European Air Forces at Red Flag
The well-known Red Flag exercises at Nellis Air Force Base, near Las Vegas in Nevada, are not only used by their sponsor, the United States Air Force (USAF), but by many armed forces.
With multinational operations more common in the past decades (Iraqi wars, campaigns in Kosovo, Libya, and those against ISIS, just to name a few), leaders realized that training has to be accomplished together too. In the beginning on coalitions, this was done in Europe. However, the good reputation of the Red Flag training awoke the desire of European countries to participate in those exercises, and nowadays only a few countries are not flying over the deserts of Nevada.
A deployment to Nevada brings up a lot of challenges for European Air Forces. Until the early 1990s, their structures were built with the emphasis on defending their own territory. During the last decades, weapons and planes were acquired that were able to fight over long distances. Therefore, tankers and transport aircraft were bought, and a lot of European countries now have the (sometimes limited) ability to refuel their own aircraft. Other Air Forces still rely on the USAF’s refueling capabilities when they come to the United States.
So the main challenge is the long distance. What has to be considered is how many aircraft will be taken to the exercise, how many personnel will have to travel with them, and how long will they stay. Another question to be answered centers around the roles and different missions each participating Air Force expects to accomplish, which requires different equipment to be carried along for different roles.
Here is an example of how these considerations were met during the last Red Flag exercise, when eight Italian T/F-2000A (Eurofighter Typhoon) and six Turkish F-16s participated. Both countries have their own tankers nowadays; the Italians have the Boeing KC-767, while the Turkish Air Force took over obsolete KC-135Rs from the USAF. Both countries chose Lajes Field at the Azores as their first stop. While the Turkish then landed at Shaw AFB, SC on the U.S. mainland, the Italian contingent went to Pease International Airport in NH. The Turkish continued from Shaw to Nellis, while the Italians also flew to their final destination of Nellis during the following days. While the Turkish contingent included about 250 of their soldiers, the Italians brought over 400 of theirs. Although each participant should be able to repair and maintain their own aircraft during the exercise (like it would be in a real combat scenario), the Turkish might receive some help from the USAF, if one of their aircraft broke with a rare problem (as the USAF also uses the F-16 in large numbers). The Italian Air Force had to be prepared for every problem, because they use an aircraft which isn’t flown by the USAF. The Turkish contingent also included the two KC-135Rs, while the Italian tankers flew back to Italy and returned at the end of the exercise.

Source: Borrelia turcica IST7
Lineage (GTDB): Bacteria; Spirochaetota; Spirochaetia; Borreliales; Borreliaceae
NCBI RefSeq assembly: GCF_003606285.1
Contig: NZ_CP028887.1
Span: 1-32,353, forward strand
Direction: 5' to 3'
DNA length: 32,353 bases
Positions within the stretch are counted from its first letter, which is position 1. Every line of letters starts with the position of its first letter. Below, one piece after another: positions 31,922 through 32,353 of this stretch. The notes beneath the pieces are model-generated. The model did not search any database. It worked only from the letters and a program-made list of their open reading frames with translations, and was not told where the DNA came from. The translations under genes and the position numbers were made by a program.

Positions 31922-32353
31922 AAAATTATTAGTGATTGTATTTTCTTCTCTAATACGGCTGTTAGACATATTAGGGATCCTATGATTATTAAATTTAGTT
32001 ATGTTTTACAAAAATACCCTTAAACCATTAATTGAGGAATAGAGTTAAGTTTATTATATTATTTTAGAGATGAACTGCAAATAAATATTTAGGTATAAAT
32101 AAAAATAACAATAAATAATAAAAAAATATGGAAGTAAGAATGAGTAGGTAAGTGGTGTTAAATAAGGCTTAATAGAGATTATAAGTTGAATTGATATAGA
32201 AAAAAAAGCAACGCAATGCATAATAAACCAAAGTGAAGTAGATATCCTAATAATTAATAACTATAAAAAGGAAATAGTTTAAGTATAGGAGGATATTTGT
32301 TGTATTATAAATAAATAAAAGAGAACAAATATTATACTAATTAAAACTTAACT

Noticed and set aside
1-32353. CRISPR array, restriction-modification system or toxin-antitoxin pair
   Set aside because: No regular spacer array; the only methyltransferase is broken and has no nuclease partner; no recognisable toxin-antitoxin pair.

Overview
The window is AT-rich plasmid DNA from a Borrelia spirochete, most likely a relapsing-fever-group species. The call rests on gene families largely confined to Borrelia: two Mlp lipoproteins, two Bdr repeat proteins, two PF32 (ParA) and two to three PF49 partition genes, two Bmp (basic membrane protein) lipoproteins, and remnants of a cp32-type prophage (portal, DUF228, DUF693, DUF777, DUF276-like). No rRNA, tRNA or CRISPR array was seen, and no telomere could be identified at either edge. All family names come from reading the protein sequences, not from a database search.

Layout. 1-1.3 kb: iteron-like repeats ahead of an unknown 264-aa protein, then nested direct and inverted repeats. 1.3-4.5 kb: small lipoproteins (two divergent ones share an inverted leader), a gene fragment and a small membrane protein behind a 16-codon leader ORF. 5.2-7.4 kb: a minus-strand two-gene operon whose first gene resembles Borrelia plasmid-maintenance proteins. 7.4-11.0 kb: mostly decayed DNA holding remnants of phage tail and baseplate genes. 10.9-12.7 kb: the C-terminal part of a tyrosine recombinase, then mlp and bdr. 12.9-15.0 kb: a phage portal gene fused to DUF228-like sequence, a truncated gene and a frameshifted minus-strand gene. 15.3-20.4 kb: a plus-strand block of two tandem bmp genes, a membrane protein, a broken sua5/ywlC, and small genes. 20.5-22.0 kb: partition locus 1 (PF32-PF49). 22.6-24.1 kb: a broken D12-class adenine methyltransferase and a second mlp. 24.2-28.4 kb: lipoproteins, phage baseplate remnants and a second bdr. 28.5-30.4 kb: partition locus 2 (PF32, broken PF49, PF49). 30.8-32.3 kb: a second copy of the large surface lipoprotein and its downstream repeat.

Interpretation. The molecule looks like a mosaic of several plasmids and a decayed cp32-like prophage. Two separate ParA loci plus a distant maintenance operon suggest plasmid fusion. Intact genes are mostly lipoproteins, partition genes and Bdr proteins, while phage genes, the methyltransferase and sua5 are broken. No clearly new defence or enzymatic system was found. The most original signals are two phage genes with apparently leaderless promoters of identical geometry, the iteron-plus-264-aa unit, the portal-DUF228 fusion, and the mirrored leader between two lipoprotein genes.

Other participating countries like Belgium or Greece will get help from the USAF or (in the case of the Belgium F-16s) the Netherlands. Germany relied on the USAF for very long but has acquired four A.310MRTTs to refuel its Tornados and Eurofighters.
When deployed, the whole exercise is also used for a larger training program for the whole Air Force. Sometimes planes will be deployed earlier (the Germans often deployed to Canada to train for low level flying there), other units deploy to different bases either before or afterwards to conduct further training in the northern (Mountain Home AFB) or southern (Barksdale AFB) parts of the U.S.. Other countries just stay at Nellis AFB to participate in additional exercises like Green Flag. The expansive restricted areas in the south of Nevada cover more than 31,000 square kilometers. Presently, four Red Flag exercises are taking place each fiscal year – so further European countries can be expected here.
Over the recent years, the following countries had participated: Belgium, Denmark, France, Germany, Greece, Italy, Luxemburg, Netherlands, Norway, Spain, Sweden, Turkey and United Kingdom.
We like to thank the numerous members of the PAO at Nellis – without your continuous support, help and understanding, this article won’t be possible.
Copyright Picture 58-64 Ulrich Seibicke
Copyright Picture 65-68 Sadzulewski/Cirrus